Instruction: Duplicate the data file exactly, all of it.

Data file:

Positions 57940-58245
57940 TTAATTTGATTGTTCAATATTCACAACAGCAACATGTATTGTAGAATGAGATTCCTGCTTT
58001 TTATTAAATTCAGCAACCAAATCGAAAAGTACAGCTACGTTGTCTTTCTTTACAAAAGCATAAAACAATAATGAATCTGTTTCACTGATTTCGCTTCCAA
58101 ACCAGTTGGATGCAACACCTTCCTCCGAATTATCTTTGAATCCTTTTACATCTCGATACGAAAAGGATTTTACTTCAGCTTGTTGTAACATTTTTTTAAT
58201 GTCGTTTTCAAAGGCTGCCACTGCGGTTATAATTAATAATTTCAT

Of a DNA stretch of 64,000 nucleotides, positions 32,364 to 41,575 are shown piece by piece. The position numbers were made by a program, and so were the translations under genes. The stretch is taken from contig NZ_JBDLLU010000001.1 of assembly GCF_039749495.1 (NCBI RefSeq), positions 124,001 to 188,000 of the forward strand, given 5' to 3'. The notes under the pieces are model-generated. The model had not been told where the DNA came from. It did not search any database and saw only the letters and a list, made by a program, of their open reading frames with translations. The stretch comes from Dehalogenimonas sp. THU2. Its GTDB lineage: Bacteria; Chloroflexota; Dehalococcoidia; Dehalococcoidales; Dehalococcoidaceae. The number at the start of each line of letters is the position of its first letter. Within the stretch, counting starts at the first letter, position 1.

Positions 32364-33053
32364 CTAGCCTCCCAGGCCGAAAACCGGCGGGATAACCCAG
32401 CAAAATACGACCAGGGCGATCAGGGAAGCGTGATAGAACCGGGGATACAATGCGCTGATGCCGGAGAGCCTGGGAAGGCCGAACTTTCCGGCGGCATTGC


Positions 57940-58245
57940 TTAATTTGATTGTTCAATATTCACAACAGCAACATGTATTGTAGAATGAGATTCCTGCTTT
58001 TTATTAAATTCAGCAACCAAATCGAAAAGTACAGCTACGTTGTCTTTCTTTACAAAAGCATAAAACAATAATGAATCTGTTTCACTGATTTCGCTTCCAA
58101 ACCAGTTGGATGCAACACCTTCCTCCGAATTATCTTTGAATCCTTTTACATCTCGATACGAAAAGGATTTTACTTCAGCTTGTTGTAACATTTTTTTAAT
58201 GTCGTTTTCAAAGGCTGCCACTGCGGTTATAATTAATAATTTCAT

Of a DNA stretch of 64,000 nucleotides, positions 32,364 to 41,575 are shown piece by piece. The position numbers were made by a program, and so were the translations under genes. The stretch is taken from contig NZ_JBDLLU010000001.1 of assembly GCF_039749495.1 (NCBI RefSeq), positions 124,001 to 188,000 of the forward strand, given 5' to 3'. The notes under the pieces are model-generated. The model had not been told where the DNA came from. It did not search any database and saw only the letters and a list, made by a program, of their open reading frames with translations. The stretch comes from Dehalogenimonas sp. THU2. Its GTDB lineage: Bacteria; Chloroflexota; Dehalococcoidia; Dehalococcoidales; Dehalococcoidaceae. The number at the start of each line of letters is the position of its first letter. Within the stretch, counting starts at the first letter, position 1.

Positions 32364-33053
32364 CTAGCCTCCCAGGCCGAAAACCGGCGGGATAACCCAG
32401 CAAAATACGACCAGGGCGATCAGGGAAGCGTGATAGAACCGGGGATACAATGCGCTGATGCCGGAGAGCCTGGGAAGGCCGAACTTTCCGGCGGCATTGC